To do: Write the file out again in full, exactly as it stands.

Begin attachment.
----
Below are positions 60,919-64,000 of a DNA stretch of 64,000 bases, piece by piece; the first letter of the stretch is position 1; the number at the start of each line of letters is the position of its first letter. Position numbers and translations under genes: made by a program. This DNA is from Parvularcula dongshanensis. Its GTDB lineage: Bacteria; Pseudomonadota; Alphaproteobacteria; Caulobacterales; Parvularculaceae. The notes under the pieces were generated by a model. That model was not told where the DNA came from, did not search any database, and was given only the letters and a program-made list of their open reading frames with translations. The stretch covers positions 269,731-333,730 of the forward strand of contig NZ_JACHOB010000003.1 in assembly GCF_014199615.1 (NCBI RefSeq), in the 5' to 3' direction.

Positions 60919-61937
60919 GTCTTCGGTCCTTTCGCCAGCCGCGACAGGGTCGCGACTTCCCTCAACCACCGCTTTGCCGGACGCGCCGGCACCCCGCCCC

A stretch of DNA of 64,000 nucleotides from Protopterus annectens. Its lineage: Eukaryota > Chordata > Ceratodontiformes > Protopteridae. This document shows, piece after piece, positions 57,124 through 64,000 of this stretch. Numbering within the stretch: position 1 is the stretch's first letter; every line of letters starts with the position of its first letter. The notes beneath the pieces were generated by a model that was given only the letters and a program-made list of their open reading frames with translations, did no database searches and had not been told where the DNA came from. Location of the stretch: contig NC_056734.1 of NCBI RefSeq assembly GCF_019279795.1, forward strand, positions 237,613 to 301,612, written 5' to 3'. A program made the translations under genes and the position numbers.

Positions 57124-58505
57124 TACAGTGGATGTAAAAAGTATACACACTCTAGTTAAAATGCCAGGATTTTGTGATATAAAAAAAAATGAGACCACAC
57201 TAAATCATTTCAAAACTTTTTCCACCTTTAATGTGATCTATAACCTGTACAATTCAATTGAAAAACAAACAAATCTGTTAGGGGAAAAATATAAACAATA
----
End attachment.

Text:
Below are positions 60,919-64,000 of a DNA stretch of 64,000 bases, piece by piece; the first letter of the stretch is position 1; the number at the start of each line of letters is the position of its first letter. Position numbers and translations under genes: made by a program. This DNA is from Parvularcula dongshanensis. Its GTDB lineage: Bacteria; Pseudomonadota; Alphaproteobacteria; Caulobacterales; Parvularculaceae. The notes under the pieces were generated by a model. That model was not told where the DNA came from, did not search any database, and was given only the letters and a program-made list of their open reading frames with translations. The stretch covers positions 269,731-333,730 of the forward strand of contig NZ_JACHOB010000003.1 in assembly GCF_014199615.1 (NCBI RefSeq), in the 5' to 3' direction.

Positions 60919-61937
60919 GTCTTCGGTCCTTTCGCCAGCCGCGACAGGGTCGCGACTTCCCTCAACCACCGCTTTGCCGGACGCGCCGGCACCCCGCCCC

A stretch of DNA of 64,000 nucleotides from Protopterus annectens. Its lineage: Eukaryota > Chordata > Ceratodontiformes > Protopteridae. This document shows, piece after piece, positions 57,124 through 64,000 of this stretch. Numbering within the stretch: position 1 is the stretch's first letter; every line of letters starts with the position of its first letter. The notes beneath the pieces were generated by a model that was given only the letters and a program-made list of their open reading frames with translations, did no database searches and had not been told where the DNA came from. Location of the stretch: contig NC_056734.1 of NCBI RefSeq assembly GCF_019279795.1, forward strand, positions 237,613 to 301,612, written 5' to 3'. A program made the translations under genes and the position numbers.

Positions 57124-58505
57124 TACAGTGGATGTAAAAAGTATACACACTCTAGTTAAAATGCCAGGATTTTGTGATATAAAAAAAAATGAGACCACAC
57201 TAAATCATTTCAAAACTTTTTCCACCTTTAATGTGATCTATAACCTGTACAATTCAATTGAAAAACAAACAAATCTGTTAGGGGAAAAATATAAACAATA